"The pain right after...

    Artificial intelligence (AI) may be able to identify alcoholics at risk of relapsing after treatment, researchers say.

    Patients often return to heavy drinking during and after treatment, and may require multiple tries before they can achieve long-term abstinence from

  • By Robert Preidt HealthDay Reporter
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  • April 19, 2022
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  • U.S. health care workers were most likely to be infected with COVID-19 at work during the pandemic's first year, according to a new study that challenges previous research suggesting their risk was highest off the job.

    Researchers said their findings could help guide efforts to better protect ...

    U.S. medical schools are not keeping pace with a nation that is more racially and ethnically diverse every day, a new study reports.

    The schools' clinical faculty and leadership are not as diverse as the communities around them, though ...

    While hospitals and clinics are known for being slow to turn new evidence into actual practice, they picked up the pace during the pandemic.

    A research team led by scientists from Thomas Jefferson University in Philadelphia and the University of California, San Francisco, collected data from more than 50 academic medical centers across the United States, finding that hospitals overcame ba...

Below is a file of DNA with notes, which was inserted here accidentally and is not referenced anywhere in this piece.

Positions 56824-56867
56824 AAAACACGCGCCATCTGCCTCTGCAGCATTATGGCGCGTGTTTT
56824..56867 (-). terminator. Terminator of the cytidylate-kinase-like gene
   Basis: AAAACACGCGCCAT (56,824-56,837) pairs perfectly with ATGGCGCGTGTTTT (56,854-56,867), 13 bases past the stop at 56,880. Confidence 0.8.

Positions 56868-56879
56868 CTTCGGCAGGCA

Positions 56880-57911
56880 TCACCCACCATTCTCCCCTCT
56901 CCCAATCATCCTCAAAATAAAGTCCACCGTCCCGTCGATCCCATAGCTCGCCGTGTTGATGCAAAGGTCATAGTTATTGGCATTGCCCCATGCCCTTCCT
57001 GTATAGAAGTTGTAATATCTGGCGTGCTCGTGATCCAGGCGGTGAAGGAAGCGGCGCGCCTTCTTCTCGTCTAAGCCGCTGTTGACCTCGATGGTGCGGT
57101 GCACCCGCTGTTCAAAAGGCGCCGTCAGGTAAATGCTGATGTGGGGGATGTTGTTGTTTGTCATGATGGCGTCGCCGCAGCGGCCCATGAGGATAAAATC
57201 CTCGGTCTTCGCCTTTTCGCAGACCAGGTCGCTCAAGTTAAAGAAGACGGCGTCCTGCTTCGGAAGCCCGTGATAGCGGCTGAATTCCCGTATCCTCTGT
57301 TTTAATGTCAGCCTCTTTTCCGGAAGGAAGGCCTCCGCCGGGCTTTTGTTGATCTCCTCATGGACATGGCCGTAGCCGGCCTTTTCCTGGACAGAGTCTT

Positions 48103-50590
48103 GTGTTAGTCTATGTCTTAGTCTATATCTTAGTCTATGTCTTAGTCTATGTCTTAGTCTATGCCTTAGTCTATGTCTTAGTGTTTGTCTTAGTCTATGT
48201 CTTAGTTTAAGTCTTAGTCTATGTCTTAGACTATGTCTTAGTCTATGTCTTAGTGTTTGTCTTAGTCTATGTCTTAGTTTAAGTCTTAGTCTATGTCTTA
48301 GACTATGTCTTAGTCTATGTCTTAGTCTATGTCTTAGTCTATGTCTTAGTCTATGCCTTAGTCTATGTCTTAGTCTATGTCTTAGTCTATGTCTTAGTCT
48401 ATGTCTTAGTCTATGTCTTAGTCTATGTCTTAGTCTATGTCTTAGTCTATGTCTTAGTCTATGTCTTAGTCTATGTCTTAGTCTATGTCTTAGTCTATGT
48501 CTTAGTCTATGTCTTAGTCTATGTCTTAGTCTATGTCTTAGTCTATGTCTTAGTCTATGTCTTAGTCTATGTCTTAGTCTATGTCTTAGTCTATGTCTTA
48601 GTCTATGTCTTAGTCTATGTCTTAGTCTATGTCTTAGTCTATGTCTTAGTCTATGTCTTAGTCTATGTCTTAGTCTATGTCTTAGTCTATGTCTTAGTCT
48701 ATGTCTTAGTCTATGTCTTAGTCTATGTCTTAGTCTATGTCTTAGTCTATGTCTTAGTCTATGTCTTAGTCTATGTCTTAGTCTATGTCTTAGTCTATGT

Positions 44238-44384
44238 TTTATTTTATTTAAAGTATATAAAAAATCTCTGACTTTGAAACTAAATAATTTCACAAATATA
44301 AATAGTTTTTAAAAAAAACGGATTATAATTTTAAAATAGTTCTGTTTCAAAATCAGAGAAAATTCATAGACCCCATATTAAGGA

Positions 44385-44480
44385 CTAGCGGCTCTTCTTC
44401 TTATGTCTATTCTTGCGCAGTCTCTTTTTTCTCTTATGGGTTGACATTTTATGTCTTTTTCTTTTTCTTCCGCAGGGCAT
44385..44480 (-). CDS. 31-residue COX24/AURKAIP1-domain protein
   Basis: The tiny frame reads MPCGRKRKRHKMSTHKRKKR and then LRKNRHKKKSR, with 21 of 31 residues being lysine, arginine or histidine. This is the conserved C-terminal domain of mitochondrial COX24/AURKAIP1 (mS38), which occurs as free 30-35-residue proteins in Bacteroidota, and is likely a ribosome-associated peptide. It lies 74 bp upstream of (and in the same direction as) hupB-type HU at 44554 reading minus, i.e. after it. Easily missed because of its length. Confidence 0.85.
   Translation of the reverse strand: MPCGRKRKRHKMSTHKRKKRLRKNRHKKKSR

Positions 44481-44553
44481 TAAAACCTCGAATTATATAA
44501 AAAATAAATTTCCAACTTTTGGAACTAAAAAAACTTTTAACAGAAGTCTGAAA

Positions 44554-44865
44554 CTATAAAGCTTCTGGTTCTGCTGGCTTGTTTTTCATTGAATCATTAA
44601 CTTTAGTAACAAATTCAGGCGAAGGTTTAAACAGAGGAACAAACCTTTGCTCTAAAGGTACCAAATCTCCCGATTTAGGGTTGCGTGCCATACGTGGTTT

A noninvasive ultrasound technique is capable of quickly pulverizing kidney stones, an early study shows - in what researchers call a first step toward a simpler, anesthesia-free treatment for the painful problem.

    The study reports on the first 19 patients who've had kidney stones treated with the ultrasound "bursts." So far, it's been able to completely, or nearly completely, break up st...

    Women can safely use abortion pills without first getting ultrasound scans, or having an in-person medical appointment at all, a new study confirms.

    For more than 20 years, U.S. women have had access to medication abortions for ending early pregnancies, using the drugs mifepristone and misoprostol. But for most of that time, the U.S. Food and Drug Administration required them to have an i...

    Harassment of U.S. public health officials and departments was rampant during the COVID-19 pandemic and led some officials to quit, researchers say.

    Their analysis of survey responses from 583 local health departments nationwide found 57% of them reported nearly 1,500 incidents of harassment that ...